On Tuesday, Florida Senator Marco Rubio (R-Florida) told a radio host, “The bill that’s in place right now probably can’t pass the House. It will have to be adjusted.” This was in regards to the Senate gang of eight immigration bill that Rubio has been involved in crafting.
For those who have been following this immigration debate, this comment from Senator Rubio isn’t a big surprise. Back in February of this year, Congressman Raul Labrador (R-Idaho) told NPR’s Morning Edition that he and his colleagues in the House GOP would not vote for an immigration bill with a pathway to citizenship. And as recently as last week, the Chair of the House Judiciary Committee Bob Goodlatte (R-Virginia) was indicating that the process of putting together the House version of the immigration bill would be slow and deliberative — meaning that there would be more opportunities for people to scrutinize the bill.
While the Republican Party has been making attempts to make inroads with Latino voters, recent polling shows that Latino voters would be less likely to vote for the GOP if they attempt to block immigration reform that includes a pathway to citizenship. According to a Latino Decisions poll from February of this year of Latino registered voters, 42% said that they would be less likely to vote Republican if the GOP took a prominent role in blocking immigration reform with the path to citizenship. That same poll shows that 44% of Latinos indicate being more likely to vote Republican if the GOP took a leadership role in getting immigration reform with a pathway to citizenship passed.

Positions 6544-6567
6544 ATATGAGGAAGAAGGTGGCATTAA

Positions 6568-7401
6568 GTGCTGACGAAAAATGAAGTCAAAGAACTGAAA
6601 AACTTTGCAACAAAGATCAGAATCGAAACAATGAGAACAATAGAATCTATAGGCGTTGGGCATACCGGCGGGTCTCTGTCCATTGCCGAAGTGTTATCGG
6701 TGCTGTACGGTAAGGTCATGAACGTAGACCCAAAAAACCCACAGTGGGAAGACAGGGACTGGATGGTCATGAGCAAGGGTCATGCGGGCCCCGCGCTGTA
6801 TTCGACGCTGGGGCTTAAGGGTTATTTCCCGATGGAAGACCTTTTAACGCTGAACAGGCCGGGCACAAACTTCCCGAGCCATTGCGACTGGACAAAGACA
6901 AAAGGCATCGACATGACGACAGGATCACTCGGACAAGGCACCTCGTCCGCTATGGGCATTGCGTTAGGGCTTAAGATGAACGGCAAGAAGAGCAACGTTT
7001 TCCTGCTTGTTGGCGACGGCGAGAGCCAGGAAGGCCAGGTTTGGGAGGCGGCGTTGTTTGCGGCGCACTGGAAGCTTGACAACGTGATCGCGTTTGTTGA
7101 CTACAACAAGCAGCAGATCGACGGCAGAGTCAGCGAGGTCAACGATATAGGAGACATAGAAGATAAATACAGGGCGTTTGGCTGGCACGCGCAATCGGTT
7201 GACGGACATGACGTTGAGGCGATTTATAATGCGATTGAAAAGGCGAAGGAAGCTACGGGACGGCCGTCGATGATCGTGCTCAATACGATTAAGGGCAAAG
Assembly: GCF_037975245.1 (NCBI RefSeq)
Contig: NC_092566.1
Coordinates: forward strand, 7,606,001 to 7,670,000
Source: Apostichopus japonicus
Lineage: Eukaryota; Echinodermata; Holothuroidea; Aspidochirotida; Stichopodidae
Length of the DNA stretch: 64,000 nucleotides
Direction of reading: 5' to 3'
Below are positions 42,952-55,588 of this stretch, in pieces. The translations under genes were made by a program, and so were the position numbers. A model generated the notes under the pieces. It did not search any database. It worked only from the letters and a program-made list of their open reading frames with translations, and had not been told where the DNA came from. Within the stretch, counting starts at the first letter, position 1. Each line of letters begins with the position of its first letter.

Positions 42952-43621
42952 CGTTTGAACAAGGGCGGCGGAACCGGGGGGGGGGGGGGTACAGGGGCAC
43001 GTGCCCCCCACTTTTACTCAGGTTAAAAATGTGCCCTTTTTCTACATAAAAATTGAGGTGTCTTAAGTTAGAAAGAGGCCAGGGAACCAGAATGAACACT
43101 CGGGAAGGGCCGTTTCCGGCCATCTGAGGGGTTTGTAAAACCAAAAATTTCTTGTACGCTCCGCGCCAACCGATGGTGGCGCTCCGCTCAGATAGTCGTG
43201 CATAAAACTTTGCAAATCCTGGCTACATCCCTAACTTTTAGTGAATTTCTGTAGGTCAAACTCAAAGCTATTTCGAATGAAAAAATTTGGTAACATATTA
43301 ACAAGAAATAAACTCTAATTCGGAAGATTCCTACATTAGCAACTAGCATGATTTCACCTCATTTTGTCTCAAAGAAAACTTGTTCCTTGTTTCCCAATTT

While this debate in the House is going on, immigration advocates continue to insist on a pathway to citizenship. Just last week at the Senate Judiciary Committee hearing, the President and CEO of the National Council of La Raza, Janet Murguia, reiterated her organization’s principles for immigration reform, which included “creating a roadmap to legalization and citizenship for the 11 million aspiring Americans…”